Despite all the effort in improving software quality, sometimes the unexpected happens, and as a game analyst, you’ll have to deal with a crisis situation.
When you work as a games/product/business analyst, it’s very likely that you start your day with a cup of your favorite caffeinated beverage and a monitoring session. You go through your main KPIs, your favorite dashboards, and then, on a crisis day, you’ll notice that something is off. Ideally, some alert systems have already tipped you off that there’s smoke in the room, or perhaps someone else noticed the situation first.
Depending on the seriousness of the crisis, (namely the potential impact on the bottom line) your heart flutters, and your brain releases dopamine rewarding you for detecting that something is amiss, you feel a sudden rush of adrenaline through your body in a moment of “fight or flight” response. You’ll need all these chemicals to see this day through. Time to put on the detective cap.
Start with Why
Besides being the title of an amazing book, by Simon Sinek, “Start with Why” is your first mission after you notice that something is happening with your product/game.
Your mission is to help your team understand the reason(s) behind some KPIs being too low. If you’re able to pinpoint the cause, the team will able to fix the issue more quickly. Or at least, there will be a strategy to deal with the consequences.
Therefore, your first priority is to formulate hypotheses for whatever might be causing a negative impact on your product. In order to formulate better hypotheses, you should try to understand:
- Are there any bugs reported that could affect the KPIs?
- Who is affected/How many players are affected?
- Is the negative impact correlated with an update/hotfix?
- Is it possible that something was introduced in a previous update, a previous AB test that started a snowball effect?
- Are there any unforeseen seasonality/black swan events that could explain this crisis?
Customer Support / Community are your right arm
I’ve learned that empathy and exposure to players/users are essential to get to the core of the player experience. And there aren’t any people in the teams with better exposure to the players/customers than customer support (CS) and community managers.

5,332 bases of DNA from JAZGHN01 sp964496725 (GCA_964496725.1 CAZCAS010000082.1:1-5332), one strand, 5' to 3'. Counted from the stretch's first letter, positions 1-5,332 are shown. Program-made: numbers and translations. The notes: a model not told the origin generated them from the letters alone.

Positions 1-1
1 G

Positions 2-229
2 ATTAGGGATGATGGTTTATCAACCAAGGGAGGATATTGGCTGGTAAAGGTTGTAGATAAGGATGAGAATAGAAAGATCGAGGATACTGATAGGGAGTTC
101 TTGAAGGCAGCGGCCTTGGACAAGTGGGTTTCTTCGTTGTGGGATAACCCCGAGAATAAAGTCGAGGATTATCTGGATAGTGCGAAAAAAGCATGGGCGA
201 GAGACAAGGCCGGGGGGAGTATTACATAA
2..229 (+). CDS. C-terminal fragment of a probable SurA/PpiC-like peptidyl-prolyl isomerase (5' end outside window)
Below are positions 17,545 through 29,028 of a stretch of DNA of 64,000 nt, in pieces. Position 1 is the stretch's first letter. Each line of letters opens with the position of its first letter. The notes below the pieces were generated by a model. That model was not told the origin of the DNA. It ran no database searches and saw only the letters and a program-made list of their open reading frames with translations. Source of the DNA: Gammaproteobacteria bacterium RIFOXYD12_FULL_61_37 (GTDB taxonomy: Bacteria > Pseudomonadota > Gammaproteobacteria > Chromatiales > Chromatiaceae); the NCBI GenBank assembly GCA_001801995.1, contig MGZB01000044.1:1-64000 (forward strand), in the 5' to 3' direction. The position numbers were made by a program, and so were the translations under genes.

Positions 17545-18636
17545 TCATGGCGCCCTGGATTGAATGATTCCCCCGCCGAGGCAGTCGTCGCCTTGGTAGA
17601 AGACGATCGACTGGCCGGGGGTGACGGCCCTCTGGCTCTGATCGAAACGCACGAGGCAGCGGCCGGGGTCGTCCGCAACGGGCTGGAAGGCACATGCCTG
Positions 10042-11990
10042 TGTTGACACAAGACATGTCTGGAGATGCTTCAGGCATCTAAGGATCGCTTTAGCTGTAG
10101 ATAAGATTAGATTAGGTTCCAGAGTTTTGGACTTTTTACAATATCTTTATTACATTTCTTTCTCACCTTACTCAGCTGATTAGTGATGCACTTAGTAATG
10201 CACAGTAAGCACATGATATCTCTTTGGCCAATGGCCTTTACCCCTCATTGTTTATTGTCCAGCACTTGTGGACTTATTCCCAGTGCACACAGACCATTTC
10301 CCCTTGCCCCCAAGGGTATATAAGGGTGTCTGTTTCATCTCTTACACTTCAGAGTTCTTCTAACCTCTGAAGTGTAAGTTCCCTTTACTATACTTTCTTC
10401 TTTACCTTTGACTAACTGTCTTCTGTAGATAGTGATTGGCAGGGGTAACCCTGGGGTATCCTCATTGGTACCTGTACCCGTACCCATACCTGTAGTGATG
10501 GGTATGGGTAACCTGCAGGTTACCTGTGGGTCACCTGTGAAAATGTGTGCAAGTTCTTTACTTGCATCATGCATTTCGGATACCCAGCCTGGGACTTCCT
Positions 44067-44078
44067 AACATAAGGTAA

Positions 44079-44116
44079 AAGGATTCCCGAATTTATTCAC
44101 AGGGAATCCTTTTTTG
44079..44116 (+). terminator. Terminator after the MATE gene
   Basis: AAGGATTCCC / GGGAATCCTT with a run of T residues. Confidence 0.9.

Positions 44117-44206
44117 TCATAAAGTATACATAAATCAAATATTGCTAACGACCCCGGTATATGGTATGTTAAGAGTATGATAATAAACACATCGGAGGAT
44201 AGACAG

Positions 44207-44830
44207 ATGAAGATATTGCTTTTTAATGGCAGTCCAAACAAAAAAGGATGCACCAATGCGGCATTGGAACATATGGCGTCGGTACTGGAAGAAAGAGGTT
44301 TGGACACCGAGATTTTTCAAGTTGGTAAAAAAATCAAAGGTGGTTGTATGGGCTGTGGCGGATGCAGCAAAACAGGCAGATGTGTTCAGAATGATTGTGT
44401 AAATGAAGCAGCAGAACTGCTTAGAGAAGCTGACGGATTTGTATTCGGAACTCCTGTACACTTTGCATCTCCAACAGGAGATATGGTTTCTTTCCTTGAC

Asking CS whether there was an increase with a certain type of ticket, whether there were any noteworthy bugs reported can speed up the time it takes to understand whether there’s a bug. You’ll be able to use this source of information to start formulating hypotheses or to add support to the current hypotheses that you’re considering.
Communication and visibility
Most companies have certain procedures to deal with incoming product crises. Regardless of the procedure, you should be a continuous source of information, for both the team and stakeholders.
You should get the team involved in your hypotheses and the overall investigation process. Let them be aware of any new information that could help them solve/fix the situation.
You should also keep all stakeholders throughout the current investigation. Keeping everyone up-to-date makes it easier to report the long-term impact once the issue is fixed.
Divide and conquer
Segment, segment, segment, segment… All potential ways that you can think of segmenting users taking into account your running hypothesis should be considered. Here are some typical examples, in case you’re panicking and your creativity is failing you in this moment of need, here’s a list you can refer back to (Pro tip: create your own “flight check” segmentations, that you can run through to make sure you cover all bases):
- By Device. Are users on different platforms being affected the same way? This means checking whether the main KPIs that seen a negative impact behave differently whether a user is playing on desktop vs. mobile, iOS vs. Android, iPhone 9 vs. iPhone 12.